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Institute of Advanced Study

Race, Religion and Inheritance Debate

(28 March 2007)

Panel members

On 26th April 2007 Durham University publicly launched its Institute of Advanced Study by hosting a debate on Race, Religion and Inheritance at Durham Castle.

One topic that has emerged from the Institute's inaugural theme, 'The Legacy of Charles Darwin' concerns the relationship between classification and responsible knowing. Is it possible to develop means of classifying that are not divisive, harmful, or exclusionary, and especially among the human races and faith systems?

In the April 26 round-table debate, the Institute's interest in classification turned to the question of whether classes are pre-given, whether human taxonomy is hard-wired. This was a question of fundamental public interest, in the context of current controversies relating to the origins of racial and religious beliefs. We are seeing the resurgence of biological readings of race and racial difference, the rise and rise of religious fundamentalism, and growing bi-centennial public interest in the abolition of the transatlantic slave trade. These controversies – and possible solutions relating to religious and racial tolerance and understanding – hinge around the unresolved problem of whether differences of behaviour, disposition, and affect are inherited, and if they are, through what kind of evolutionary mechanism.

The panel of distinguished speakers included:

John Hedley Brooke (IAS Fellow, Professor of History of Science at the Ian Ramsey Centre, Oxford University, and author of the prize-winning book Science and Religion: Some Historical Perspectives);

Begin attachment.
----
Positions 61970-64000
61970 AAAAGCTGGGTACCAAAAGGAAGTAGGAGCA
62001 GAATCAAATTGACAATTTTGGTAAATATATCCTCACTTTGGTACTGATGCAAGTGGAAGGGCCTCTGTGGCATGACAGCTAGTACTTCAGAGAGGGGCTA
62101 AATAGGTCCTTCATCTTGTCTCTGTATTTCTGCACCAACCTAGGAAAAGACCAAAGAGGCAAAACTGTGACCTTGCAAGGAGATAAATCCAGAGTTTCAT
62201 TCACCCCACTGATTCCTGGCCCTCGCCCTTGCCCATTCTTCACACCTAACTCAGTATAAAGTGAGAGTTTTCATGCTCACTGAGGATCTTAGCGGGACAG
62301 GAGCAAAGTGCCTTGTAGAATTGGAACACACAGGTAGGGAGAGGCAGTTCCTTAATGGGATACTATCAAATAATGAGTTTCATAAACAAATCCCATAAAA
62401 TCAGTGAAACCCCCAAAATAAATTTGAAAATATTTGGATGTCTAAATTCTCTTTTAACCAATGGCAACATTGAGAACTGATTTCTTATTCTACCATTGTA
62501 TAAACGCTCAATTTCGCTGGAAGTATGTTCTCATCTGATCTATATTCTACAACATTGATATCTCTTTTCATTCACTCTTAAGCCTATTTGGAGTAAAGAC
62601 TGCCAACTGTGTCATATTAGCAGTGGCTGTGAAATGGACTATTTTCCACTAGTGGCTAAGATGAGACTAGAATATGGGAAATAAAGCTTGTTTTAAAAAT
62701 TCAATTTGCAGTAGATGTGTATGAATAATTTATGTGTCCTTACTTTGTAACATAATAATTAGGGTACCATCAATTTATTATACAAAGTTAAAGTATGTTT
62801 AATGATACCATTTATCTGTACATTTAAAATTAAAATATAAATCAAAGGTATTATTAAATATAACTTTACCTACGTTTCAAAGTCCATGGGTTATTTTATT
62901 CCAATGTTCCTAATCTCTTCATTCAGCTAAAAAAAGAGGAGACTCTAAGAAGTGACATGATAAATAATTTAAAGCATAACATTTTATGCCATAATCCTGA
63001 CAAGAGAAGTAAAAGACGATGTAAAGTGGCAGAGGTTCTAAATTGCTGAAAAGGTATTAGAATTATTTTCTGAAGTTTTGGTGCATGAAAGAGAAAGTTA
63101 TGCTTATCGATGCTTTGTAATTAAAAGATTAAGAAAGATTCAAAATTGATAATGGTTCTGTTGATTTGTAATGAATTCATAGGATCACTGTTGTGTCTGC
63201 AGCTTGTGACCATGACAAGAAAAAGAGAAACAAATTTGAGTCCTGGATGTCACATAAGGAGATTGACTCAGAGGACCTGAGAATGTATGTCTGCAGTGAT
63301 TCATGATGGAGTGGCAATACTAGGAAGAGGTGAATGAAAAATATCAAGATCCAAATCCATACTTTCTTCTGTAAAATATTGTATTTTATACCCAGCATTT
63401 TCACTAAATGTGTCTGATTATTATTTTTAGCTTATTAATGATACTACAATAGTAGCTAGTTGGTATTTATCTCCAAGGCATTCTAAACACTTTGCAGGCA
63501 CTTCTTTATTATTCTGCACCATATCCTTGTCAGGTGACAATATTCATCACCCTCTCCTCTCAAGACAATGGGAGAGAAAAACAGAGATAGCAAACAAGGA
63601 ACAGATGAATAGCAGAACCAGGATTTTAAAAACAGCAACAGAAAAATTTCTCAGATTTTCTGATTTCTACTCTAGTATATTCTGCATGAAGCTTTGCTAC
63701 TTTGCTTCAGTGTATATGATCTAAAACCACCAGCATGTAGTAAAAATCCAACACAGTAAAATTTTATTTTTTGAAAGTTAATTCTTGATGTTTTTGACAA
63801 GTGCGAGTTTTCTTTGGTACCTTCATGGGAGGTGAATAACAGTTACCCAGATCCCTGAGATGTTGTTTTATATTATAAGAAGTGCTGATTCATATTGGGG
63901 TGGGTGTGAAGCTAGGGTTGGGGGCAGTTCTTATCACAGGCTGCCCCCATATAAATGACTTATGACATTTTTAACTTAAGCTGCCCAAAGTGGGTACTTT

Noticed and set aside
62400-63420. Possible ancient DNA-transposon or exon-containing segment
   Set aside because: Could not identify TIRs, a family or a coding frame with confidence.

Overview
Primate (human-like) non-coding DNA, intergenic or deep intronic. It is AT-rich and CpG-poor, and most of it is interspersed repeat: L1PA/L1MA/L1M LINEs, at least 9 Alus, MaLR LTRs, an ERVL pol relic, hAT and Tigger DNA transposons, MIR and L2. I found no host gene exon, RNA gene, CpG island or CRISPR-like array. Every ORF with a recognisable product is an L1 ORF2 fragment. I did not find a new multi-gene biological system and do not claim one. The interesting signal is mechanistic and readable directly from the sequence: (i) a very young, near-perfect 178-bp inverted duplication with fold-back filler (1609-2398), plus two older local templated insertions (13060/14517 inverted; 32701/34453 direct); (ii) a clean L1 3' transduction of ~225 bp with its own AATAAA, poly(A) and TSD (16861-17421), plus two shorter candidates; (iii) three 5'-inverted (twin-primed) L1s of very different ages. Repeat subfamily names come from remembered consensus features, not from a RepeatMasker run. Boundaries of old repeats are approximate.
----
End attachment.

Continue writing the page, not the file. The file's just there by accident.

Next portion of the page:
Madeleine Bunting (Author, Guardian columnist, and recipient of the Race in Media award by the Commission for Racial Equality in 2005);

Robin Dunbar (Professor of Evolutionary Psychology at the University of Liverpool, Fellow of the British Academy and author of The Human Story);

John Dupré (IAS Fellow, Philosopher of Science at Exeter University, Director of the ESRC Centre for Genomics in Society, and author of the celebrated book The Disorder of Things);

Anthony P Monaco (Professor of Human Genetics and Director of the Wellcome Trust Centre for Human Genetics, Oxford University)

The debate was chaired by Durham University's new Vice-Chancellor, Professor Christopher Higgins.

Transcripts of what Professors Brooke, Dunbar, Dupré and Monaco had to say at this debate are now available to download.

IAS Conference Review

The IAS’s Decennial conference (July 12th-14th) brought former Fellows and other international visitors to Durham to build on ideas emerging during a year on the theme of Evidence. The first keynote, by Monica Grady, looked outwards into the cosmos for extra-terrestrial life, and concluded that there was no definitive evidence demonstrating its existence. However, she left the door open to finding such evidence, so it may still be that the proof is out there. Penny Harvey’s keynote was more down to earth, and focused on concrete evidence of material vitality through and exploration of… concrete. Panels and roundtables ranged across topics as diverse as evidence for the efficacy of psychotherapeutic analysis; the evidence of sentience in non-human beings and its implications for their use in scientific experiments; the intangible evidence of intangible heritage; and the ways in .which IASs can foster the bringing of evidence together in interdisciplinary collaborations. Details of the panels are available here.

Delegates greatly appreciated the warm welcome from the Vice Chancellor at the conference dinner, which was followed by a definitively uproarious game of Durham Bluff, in which, for the first time in a while, the Home Team managed to beat the Visitors with some exemplary mendacity.

A grande finale to the conference was provided by a public debate, in which lively argumentation swayed a preliminary ‘for’ vote towards a narrow defeat of a provocative motion proposing that this House Believes it is Possible to Apply Universal Standards of Evidence.